The modern Republican party can sometimes be seen as consisting of stuffy, conservative, old white men, and while that might still be true, there are some Republicans starting to inject some much needed young blood into the Grand Old Party.
However, this new faction within the GOP, which includes Josh Hawley, Lauren Boebert. Marjorie Taylor Greene and up until recently Matt Gaetz (who is currently too busy digging holes for himself) have hitched its wagon firmly to a Trump train that appeared to have left the station after the election defeat, but in reality, is going nowhere anytime soon.
Making their way to the first class carriage is a congresswoman from New York’s 21st Congressional District, the youngest woman ever elected to Congress in 2014 when she was 30 years old, Elise Stefanik.
Stefanik has been touted as a replacement for the much-maligned Wyoming Republican congresswoman Liz Cheney whose tenure as No. 3 House Republican looks to be coming to an end for her rejection of Trumpism and her absolute refusal to tow the ‘stolen election’ line.
Stefanik on the other hand has made a name for herself by being one of Trump’s most ardent acolytes, and that loyalty looks like it’s about to pay off. Stefanik might be young, but she has had quite a journey to position herself in becoming the next House Republican conference chairwoman.
As Trump announced he was running for the presidency in 2015, the GOP already had their eye on the young freshman, giving her a prized position on a conference committee for a defense policy bill, signaling that party leaders wanted Stefanik to be part of “the next generation of Republican leaders”.
After graduating from Harvard University in 2006 she joined the administration of President George W. Bush, quickly working her way up to serving as a top aide to Joshua Bolten, Bush’s chief of staff.
By the time of the 2012 GOP presidential contest, Stefanik secured a prominent position helping draw up the platform at the Republican National Convention that formally nominated Mitt Romney before going on to manage Paul Ryan’s debate preparation during the 2012 presidential election.
When Obama defeated Romney, winning a majority of both the Electoral College and the popular vote, she returned to upstate New York to refocus, regroup, and ultimately run for office herself.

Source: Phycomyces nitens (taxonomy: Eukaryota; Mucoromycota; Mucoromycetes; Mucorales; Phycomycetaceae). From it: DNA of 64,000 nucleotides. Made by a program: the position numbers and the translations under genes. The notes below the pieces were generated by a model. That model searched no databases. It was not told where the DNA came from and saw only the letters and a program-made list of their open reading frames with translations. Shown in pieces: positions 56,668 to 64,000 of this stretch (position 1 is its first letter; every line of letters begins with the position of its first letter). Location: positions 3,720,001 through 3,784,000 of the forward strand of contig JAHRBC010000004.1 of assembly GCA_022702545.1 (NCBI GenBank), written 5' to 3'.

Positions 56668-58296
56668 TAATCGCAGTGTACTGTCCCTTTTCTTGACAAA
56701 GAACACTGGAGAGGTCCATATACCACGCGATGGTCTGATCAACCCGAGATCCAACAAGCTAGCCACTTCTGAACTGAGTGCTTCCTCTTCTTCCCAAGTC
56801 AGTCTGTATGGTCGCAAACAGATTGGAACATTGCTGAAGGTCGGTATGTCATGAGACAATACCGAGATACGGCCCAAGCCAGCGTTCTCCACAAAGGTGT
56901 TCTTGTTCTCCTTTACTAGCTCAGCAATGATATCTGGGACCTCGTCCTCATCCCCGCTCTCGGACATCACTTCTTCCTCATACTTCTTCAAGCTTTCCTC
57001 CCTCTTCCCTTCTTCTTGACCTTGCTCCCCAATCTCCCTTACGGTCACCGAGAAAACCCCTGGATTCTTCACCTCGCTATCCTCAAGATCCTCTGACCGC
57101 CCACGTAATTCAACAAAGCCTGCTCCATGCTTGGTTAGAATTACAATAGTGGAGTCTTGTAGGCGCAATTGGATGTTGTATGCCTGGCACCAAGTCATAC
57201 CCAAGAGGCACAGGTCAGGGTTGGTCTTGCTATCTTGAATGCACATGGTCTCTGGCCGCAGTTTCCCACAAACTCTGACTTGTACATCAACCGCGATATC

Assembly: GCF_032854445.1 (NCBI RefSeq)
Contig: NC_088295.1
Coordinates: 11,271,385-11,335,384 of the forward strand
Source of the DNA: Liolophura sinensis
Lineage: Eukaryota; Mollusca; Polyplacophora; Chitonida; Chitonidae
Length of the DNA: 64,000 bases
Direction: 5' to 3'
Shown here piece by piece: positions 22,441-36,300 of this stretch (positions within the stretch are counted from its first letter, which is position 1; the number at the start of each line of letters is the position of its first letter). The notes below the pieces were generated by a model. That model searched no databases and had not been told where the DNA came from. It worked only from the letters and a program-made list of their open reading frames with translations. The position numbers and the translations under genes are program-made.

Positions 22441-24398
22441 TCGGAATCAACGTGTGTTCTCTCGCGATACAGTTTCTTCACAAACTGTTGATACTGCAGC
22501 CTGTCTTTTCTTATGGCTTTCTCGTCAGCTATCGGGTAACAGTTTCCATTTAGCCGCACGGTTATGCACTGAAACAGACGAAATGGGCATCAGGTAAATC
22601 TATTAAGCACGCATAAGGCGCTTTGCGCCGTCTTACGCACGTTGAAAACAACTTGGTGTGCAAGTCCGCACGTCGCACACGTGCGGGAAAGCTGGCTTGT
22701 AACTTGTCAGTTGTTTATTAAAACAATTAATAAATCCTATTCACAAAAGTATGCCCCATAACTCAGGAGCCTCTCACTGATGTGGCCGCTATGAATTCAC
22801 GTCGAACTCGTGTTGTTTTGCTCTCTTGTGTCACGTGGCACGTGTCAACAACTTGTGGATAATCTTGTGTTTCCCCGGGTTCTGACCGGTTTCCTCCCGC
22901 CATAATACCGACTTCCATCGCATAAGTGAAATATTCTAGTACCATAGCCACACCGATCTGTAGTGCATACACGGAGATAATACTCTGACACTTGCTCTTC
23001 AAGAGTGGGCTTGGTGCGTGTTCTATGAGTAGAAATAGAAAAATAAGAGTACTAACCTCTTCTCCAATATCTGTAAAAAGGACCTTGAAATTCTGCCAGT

She defeated Matt Doheny in the 2014 Republican primary election, 61 to 39 percent, before going on to defeat Democrat nominee Aaron Woolf and Green Party nominee Matt Funiciello to secure the victory by more than 22 percentage points.
She would continue her winning streak by successfully running for re-election in 2016 and 2018 when she received a high profile endorsement by former ambassador and soon to be a short lived Trump National Security
Advisor, John Bolton, who praised her work on the House Armed Services Committee. So by 2019, with political Rolodex seemingly replete with anti-Trump Republicans like Bush, Romney, Paul, and Bolton, her emergence as one of Donald Trump’s most staunch defenders came as quite a pivot.
Because Stefanik has had a long reputation as a moderate within the GOP and still touts her record of bipartisanship, her shift to the demagoguery of political opportunists like Trump is a clear signal that the net of Trumpism is being cast wider and wider in the increasingly turbulent waters of the Republican Party and entrapping more than just fringe, conspiracy theory peddling, far-right allies.
Stefanik would take the Trump bait hook, line, and sinker by publicly supporting Trump’s false claims over voter fraud and the 2020 election, supported both an objection during the Electoral College vote count in Congress held to certify President Joe Biden’s win and a lawsuit from Texas to the Supreme Court that sought to overturn the results of the election in Pennsylvania, Michigan, Wisconsin, and Georgia.
This unwavering support, and of course paying the correct amount of deference to the former president, have seen Trump add his five cents to the Cheney ousting by publicly stating that Stefanik, “is a far superior choice, and she has my COMPLETE and TOTAL Endorsement for GOP Conference Chair.”
In the end, Trump’s five cents is likely to pay dividends for Stefanik’s accession to power as he may have lost the White House and both Houses on the hill, but he appears to have an ever tightening grip on large swathes of the Republican faithful.
And while the title of this piece might be about the ‘New Rising Star Republican’, it is becoming increasingly apparent that Stefanik’s star is rising to join a constellation in Trump’s universe.
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